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Format: Paperback

Condition: Very Good*

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Book Overview

This description may be from another edition of this product. Without warning, giant silver ships from deep space appear in the skies above every major city on Earth. Manned by the Overlords, in fifty years, they eliminate ignorance, disease, and poverty. Then...

Customer Reviews

6 ratings

My Favorite Book, Period!

Although this book was written many decades ago, that fact does not enter into your mindset when you are reading it. This is the 4th (at least) time I have read the book and it was nice to reconnect with an old friend again. Anything by Arthur C. Clarke is a guaranteed good read. I originally bought this copy as a gift to a friend who is a sci-fi fanatic, but the condition was not good enough for me to give it to him. (Well, the book IS over 50 years old!) So, I read it again myself and thoroughly enjoyed it. The story concerns aliens who come to earth and, basically, take over our planet. The most interesting part is that they will not reveal themselves to the earth's population, thinking we would not be able to handle their appearance. This, more than the takeover of the earth, is primarily what drives the story line. No spoilers here! As expected, an extremely well-written book by Mr. Clarke and, as noted in the headline, it is my favorite book. If you love a mystery combined with the sci-fi genre of the book, then this is a must-read for you. Trust me, you will not be disappointed.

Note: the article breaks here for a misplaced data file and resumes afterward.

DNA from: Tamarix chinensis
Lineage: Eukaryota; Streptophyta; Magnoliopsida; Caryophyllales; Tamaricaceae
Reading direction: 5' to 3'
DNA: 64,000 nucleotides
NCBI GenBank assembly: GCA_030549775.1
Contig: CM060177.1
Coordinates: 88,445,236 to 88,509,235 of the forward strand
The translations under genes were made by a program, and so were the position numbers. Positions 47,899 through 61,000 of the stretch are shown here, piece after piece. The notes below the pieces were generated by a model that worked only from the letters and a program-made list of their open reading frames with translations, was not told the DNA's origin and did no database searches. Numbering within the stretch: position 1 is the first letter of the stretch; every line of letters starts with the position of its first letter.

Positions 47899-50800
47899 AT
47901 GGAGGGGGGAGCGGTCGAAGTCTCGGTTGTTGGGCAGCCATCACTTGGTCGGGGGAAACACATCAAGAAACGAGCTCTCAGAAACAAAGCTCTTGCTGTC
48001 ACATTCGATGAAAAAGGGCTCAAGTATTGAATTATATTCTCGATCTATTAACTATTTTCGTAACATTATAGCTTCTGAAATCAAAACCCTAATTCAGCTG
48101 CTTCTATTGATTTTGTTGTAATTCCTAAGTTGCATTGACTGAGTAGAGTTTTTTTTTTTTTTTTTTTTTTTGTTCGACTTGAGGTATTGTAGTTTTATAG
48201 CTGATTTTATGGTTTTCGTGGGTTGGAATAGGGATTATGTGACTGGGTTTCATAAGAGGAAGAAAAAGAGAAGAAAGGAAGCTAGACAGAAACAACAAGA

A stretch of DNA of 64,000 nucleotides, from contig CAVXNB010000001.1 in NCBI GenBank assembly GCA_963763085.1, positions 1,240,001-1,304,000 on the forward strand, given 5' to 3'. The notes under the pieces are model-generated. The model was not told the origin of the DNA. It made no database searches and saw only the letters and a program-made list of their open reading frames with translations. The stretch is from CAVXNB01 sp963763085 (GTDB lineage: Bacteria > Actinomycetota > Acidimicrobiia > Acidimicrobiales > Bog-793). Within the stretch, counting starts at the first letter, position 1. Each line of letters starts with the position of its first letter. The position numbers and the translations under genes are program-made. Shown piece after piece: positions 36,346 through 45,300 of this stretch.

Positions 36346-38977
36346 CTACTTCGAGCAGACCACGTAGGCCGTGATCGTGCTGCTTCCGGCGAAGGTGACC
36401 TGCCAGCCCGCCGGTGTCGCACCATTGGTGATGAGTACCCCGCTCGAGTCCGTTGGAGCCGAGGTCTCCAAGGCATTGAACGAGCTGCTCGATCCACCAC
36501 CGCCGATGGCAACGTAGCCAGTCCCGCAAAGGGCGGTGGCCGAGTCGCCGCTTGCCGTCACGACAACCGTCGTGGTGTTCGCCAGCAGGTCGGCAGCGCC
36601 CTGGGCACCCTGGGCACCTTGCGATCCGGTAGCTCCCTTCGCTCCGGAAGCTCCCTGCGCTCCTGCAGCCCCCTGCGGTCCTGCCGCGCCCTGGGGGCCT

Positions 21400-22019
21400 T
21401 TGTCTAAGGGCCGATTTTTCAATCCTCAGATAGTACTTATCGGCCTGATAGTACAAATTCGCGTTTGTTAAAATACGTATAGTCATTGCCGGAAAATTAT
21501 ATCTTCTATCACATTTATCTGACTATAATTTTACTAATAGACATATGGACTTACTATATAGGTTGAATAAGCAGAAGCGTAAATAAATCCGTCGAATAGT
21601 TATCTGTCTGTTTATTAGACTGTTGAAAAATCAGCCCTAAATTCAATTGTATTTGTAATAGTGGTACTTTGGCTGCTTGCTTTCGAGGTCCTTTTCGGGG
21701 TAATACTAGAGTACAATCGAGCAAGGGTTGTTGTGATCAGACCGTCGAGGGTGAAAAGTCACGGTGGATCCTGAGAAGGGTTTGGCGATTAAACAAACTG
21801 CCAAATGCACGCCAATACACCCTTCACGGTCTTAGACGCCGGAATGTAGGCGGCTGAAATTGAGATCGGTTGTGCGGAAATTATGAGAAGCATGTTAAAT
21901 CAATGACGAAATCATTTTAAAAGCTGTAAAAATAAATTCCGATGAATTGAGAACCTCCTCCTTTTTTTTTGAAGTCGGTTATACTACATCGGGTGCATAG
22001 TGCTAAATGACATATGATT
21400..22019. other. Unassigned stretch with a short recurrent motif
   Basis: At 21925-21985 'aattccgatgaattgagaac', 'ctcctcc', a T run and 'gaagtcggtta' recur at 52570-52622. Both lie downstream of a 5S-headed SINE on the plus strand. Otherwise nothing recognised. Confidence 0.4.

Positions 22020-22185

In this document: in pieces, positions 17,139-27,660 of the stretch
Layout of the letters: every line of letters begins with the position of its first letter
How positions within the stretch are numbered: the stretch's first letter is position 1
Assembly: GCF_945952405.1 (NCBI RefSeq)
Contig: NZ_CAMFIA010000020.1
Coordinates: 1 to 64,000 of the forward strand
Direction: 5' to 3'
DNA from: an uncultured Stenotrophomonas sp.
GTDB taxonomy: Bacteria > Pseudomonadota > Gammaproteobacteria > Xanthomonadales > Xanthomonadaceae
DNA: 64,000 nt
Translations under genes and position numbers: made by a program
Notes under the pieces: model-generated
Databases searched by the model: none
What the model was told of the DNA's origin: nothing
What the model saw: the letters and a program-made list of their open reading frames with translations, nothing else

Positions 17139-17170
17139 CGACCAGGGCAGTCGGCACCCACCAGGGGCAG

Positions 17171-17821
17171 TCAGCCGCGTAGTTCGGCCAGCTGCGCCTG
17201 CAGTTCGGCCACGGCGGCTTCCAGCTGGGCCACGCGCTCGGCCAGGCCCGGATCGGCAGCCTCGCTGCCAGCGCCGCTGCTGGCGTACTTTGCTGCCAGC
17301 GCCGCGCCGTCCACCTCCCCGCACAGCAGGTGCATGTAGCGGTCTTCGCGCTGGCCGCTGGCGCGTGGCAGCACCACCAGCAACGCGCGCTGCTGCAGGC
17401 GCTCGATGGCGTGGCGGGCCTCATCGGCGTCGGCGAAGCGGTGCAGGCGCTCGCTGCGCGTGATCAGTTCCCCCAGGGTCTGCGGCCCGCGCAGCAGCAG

Not to be missed SF classic

It sounds like a story you've heard before: great alien masters descend on Earth and take control of the world, ushering in a golden age that may be cleverly disguised creative slavery. But Clarke's legendary novel (equal to _Rendezvous with Rama_ and _2001: A Space Odyssey_ in fame) isn't about a human rebellion against alien overlords, but the evolution of humanity into its next stage, and the ultimate dwarfing power of the unknowable order of the cosmos. The narrative glides between different characters and different eons, occasionally with a seeming clumsiness that turns out to be purposeful plotting devices. The pay-off is sublime science-fiction poetry that shows the genre's power to transcend human drama and fly into the infinite. The sheer scope of its conclusions leaves the reader wiser and sadder, the sign of a superb novel.

great science fiction